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Canada’s Calgary Zoo will be returning two giant pandas on loan from China because a scarcity of flights due to COVID-19 has caused problems with getting enough fresh and tasty bamboo to feed their gargantuan appetites.

Pandas Er Shun and Da Mao first arrived at the zoo in 2018 after spending five years living at the Toronto Zoo and were supposed to remain in Alberta until 2023.

Er Shun and Da Mao were originally born at the Chongqing Zoo a year apart between 2007 and 2008. Er Shun — the oldest — was named for her smoothness, whereas the name Da Mao means “first of Mao,” as he was his mother’s firstborn.

TWO GIANT PANDAS MATE AT EMPTY HONG KONG ZOO FOR FIRST TIME AFTER LIVING TOGETHER FOR A DECADE

More than half a panda’s day is spent eating bamboo, which makes up 99 percent of its diet. An adult panda will consume up to 38 kilograms, or about 84 pounds, of bamboo a day.

The zoo’s president, Clement Lanthier, told The Associated Press on Thursday that the facility spent months trying to overcome transportation barriers in acquiring fresh bamboo during the global pandemic. Bamboo is rare in Canada and Er Shun and Da Mao prefer only certain kinds.

“They are picky,” Lanthier said. “There’s a reason why they are endangered. They need their bamboo. That’s all they do. They eat bamboo and they sleep.”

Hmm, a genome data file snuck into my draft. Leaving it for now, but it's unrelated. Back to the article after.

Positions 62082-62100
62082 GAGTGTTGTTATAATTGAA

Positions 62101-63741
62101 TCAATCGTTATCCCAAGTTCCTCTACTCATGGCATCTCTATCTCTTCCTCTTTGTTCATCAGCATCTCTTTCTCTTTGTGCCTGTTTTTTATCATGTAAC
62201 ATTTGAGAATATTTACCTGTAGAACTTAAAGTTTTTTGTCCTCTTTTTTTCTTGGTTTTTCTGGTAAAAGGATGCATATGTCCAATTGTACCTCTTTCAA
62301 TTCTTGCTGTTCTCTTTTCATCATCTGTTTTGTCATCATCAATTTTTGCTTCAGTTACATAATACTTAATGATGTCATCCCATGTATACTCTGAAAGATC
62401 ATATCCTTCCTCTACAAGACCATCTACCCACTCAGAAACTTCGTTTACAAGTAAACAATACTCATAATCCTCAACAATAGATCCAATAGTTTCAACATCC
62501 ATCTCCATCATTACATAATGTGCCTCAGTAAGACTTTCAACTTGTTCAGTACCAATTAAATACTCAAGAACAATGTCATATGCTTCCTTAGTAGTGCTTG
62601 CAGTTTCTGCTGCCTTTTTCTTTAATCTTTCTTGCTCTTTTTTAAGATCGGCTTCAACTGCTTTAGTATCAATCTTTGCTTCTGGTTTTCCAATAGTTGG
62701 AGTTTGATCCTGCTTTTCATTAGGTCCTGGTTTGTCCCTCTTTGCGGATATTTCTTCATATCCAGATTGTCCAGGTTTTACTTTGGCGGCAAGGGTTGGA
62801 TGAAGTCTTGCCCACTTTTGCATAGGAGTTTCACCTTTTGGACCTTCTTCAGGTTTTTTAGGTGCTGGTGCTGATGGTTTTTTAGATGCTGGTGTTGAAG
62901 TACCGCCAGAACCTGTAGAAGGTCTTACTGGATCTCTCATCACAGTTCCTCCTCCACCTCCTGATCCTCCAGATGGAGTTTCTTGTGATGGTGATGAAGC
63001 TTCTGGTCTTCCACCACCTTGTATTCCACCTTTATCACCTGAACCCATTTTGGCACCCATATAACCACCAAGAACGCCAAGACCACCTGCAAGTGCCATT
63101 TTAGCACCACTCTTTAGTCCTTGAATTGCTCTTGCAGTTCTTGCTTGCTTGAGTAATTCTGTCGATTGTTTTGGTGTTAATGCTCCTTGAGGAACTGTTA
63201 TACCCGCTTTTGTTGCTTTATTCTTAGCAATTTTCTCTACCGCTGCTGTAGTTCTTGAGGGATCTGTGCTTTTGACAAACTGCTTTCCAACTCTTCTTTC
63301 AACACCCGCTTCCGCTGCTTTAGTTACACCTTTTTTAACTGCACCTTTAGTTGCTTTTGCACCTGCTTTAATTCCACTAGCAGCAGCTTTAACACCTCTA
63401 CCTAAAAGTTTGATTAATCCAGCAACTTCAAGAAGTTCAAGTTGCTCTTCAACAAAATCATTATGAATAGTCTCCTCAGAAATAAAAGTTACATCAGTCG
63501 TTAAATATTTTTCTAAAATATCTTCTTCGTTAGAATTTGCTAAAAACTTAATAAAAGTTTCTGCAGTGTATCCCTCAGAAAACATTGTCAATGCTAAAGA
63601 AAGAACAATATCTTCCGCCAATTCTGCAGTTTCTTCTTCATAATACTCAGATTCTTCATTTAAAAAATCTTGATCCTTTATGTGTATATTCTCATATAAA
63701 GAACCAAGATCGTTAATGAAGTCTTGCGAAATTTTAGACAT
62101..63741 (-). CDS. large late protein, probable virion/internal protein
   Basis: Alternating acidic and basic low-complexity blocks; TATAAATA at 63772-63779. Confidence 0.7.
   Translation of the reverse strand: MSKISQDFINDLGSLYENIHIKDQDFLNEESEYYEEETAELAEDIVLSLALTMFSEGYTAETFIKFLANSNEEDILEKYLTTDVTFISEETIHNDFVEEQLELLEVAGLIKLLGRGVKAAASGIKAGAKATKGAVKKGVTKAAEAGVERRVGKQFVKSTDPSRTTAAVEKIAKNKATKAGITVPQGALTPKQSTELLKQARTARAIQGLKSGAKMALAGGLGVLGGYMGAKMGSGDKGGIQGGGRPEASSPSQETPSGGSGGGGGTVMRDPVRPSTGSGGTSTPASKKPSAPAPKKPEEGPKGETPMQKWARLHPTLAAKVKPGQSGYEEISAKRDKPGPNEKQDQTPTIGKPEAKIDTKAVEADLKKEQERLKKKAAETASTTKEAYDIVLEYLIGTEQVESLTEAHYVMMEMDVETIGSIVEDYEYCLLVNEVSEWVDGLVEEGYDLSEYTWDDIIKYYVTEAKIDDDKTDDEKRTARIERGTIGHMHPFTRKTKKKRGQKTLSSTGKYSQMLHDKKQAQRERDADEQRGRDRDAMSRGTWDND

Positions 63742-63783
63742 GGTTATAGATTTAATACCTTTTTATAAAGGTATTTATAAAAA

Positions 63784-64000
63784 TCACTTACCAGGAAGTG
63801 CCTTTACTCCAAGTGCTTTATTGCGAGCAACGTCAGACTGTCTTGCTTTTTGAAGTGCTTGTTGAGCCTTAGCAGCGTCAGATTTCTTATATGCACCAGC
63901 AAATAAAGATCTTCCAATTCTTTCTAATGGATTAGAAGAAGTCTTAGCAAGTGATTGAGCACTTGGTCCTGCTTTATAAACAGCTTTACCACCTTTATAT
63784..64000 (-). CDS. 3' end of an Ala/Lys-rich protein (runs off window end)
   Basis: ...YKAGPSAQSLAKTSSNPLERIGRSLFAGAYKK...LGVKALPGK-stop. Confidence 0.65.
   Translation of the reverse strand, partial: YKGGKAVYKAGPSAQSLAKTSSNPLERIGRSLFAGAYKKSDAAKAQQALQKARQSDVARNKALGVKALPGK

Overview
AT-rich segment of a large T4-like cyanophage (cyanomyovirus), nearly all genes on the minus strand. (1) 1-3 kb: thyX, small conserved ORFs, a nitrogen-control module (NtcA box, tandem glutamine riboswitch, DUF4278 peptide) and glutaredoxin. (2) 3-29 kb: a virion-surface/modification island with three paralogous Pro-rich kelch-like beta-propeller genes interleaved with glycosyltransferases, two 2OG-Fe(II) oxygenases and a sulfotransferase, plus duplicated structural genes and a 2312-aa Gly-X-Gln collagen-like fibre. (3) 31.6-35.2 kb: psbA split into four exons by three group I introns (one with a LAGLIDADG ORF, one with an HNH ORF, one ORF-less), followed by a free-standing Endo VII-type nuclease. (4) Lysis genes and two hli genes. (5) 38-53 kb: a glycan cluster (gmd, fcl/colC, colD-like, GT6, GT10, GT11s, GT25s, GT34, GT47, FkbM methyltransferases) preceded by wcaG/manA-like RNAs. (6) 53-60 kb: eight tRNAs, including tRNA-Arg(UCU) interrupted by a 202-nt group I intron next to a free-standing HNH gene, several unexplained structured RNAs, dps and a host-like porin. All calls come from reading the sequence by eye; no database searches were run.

The nearly five-month-old female Panda bear named Chulina, left, eats bamboo at her enclosure at the Madrid Zoo in Madrid, Spain, Thursday, Jan. 12, 2017. Madrid’s zoo has named its latest baby panda bear Chulina (Cutey), in homage to Chulin, the first panda born at the zoo 34 years ago. (AP Photo/Daniel Ochoa de Olza)
(The Associated Press)

Transporting bamboo from California added even more frustration to the process. Some of the bamboo shipments the panda duo received were promptly turned away upon receipt and other shipments that had arrived from Los Angeles were past their expiry point. The shelf life of bamboo is only four to five days long.

“Every 10 days there is more and more problem moving bamboo to Calgary. This risk is unacceptable,” Lanthier said.

“I cannot risk not being able to provide the best care to the panda every day. For other species there are options. For the panda, it has to be freshly delivered twice a week. It’s time for the panda to go back home,” he said.

Lanthier also reported that the news came as a bit of a shock to the Chinese government. In other locations where pandas are exhibited — such as France, Spain and different parts of Asia — bamboo can be grown locally.

The pandas had been one of the largest draws at the Calgary Zoo.

While there is currently no date on the calendar for when the pandas will return home, Lanthier hopes it will happen in the next couple of weeks. He expects to get an export permit next week.

“I hope they move swiftly. We need to move them to a place where bamboo is abundant,” he added.

The Associated Press contributed to this report.

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